Curran, Michigan

The "Black Bear Capital of the World".

curran michigan signCurran is a small town on M-65 in western Alcona County. It lies at the center of Mitchell Township, geographically the largest township – 144 square miles – in Alcona County, but with the smallest population in the county – less than 500 people. Curran began as a lumber camp built in 1875 by Phillip Curran. The area was logged until the 1920s when the large stands of white pine were exhausted. Throughout the area the stumps of the giant pines can be seen in the woods, often still charred by the fires that swept through the area in the early 1900s.

Farms, raising cattle and hay, are scattered through the area. There are two restaurants, two churches, a gas station/convenience store and several residences spread along M-65 south of the northern intersection with M-72. It is also the home of the Black Bear Festival.

South of Curran are the Hoist Lakes Foot Travel Area and Reid Lake Foot Travel Area. Hoist Lakes is an area of 10,600 acres set aside for backcountry recreational activities such as hiking, backpacking, bird watching, cross-country skiing, hunting, fishing and nature study. There are over 20 miles of trails through the area. The trails are designed with the more experienced cross-country skier in mind. The area is ideal for backpacking trips from two days to one week.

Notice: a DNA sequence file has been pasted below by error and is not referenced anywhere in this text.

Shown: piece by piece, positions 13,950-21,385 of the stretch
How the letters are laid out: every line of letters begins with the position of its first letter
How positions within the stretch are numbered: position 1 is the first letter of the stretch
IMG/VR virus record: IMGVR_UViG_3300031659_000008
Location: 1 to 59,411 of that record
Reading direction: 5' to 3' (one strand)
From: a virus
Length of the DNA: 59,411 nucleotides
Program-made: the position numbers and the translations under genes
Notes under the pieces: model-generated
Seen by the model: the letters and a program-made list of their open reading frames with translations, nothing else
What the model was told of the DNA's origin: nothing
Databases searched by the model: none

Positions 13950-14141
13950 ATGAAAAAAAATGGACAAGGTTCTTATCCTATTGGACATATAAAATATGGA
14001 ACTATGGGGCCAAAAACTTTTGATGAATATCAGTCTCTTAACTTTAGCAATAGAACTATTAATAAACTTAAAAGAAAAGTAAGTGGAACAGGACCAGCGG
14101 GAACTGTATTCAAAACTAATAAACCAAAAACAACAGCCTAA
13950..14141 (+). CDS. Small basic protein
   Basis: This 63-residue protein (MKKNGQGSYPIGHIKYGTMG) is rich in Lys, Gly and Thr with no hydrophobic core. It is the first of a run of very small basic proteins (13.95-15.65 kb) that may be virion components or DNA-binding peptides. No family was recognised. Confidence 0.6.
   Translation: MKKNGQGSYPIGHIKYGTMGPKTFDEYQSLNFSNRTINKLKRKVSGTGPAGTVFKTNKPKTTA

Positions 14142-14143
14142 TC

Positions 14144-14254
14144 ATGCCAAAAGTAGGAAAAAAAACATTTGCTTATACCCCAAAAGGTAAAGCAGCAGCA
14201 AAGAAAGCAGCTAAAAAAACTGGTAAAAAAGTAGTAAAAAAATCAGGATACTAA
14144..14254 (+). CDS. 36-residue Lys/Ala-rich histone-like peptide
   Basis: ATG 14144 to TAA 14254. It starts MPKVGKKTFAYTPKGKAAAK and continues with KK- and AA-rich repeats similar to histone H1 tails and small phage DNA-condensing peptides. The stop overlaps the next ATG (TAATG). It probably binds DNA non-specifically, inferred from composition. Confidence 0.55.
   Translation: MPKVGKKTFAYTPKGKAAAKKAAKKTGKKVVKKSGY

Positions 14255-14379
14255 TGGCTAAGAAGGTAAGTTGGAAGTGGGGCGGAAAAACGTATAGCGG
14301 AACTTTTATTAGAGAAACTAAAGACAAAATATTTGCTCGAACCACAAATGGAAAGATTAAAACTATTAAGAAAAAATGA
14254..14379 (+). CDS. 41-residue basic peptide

The Reid Lake Foot Travel Area is about 3,000 acres. There are about six miles of gentle, rolling trails that lead around Reid Lake, once part of a farm. The trails are ideal for spending a few hours in the forest without too much physical challenge. The trails are a good match for beginning skiers.

North and west of Curran are Crooked Lake and McCollum lakes, both of which have public access for boaters and fishermen. Much of the land immediately surrounding and north of Curran consists of farms and larger parcels of hunting land belonging to individuals and hunting clubs.

The most important local event is the Annual March of Dimes Auction that has been held in the township hall for over 50 years on the last Saturday in January.

Like many small towns in northern Michigan, Curran is a humble place but one that continues to serve as a center for families that have been here for three or four generations.